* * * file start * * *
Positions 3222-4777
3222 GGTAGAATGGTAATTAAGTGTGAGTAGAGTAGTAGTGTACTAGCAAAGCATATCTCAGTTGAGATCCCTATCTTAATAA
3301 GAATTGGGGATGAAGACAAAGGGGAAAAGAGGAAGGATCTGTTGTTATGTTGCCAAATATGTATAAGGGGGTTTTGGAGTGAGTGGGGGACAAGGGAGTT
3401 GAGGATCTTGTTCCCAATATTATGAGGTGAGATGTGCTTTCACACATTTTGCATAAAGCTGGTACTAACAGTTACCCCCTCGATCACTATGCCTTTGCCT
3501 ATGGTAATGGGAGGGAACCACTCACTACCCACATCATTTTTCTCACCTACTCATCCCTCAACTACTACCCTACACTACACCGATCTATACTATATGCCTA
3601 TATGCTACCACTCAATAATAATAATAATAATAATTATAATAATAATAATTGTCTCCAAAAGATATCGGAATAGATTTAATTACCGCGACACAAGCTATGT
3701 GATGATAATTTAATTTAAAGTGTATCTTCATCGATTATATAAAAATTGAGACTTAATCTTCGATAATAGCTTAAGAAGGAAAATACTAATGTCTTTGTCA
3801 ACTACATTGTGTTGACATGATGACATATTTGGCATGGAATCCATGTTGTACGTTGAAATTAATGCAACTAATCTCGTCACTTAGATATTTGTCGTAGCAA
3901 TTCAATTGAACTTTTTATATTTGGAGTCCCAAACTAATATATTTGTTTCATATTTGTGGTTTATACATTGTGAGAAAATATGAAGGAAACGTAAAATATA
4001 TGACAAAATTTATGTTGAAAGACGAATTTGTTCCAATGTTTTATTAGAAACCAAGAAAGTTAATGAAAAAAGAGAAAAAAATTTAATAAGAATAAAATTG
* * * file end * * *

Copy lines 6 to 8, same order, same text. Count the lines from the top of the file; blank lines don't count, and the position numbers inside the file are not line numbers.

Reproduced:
3601 TATGCTACCACTCAATAATAATAATAATAATAATTATAATAATAATAATTGTCTCCAAAAGATATCGGAATAGATTTAATTACCGCGACACAAGCTATGT
3701 GATGATAATTTAATTTAAAGTGTATCTTCATCGATTATATAAAAATTGAGACTTAATCTTCGATAATAGCTTAAGAAGGAAAATACTAATGTCTTTGTCA
3801 ACTACATTGTGTTGACATGATGACATATTTGGCATGGAATCCATGTTGTACGTTGAAATTAATGCAACTAATCTCGTCACTTAGATATTTGTCGTAGCAA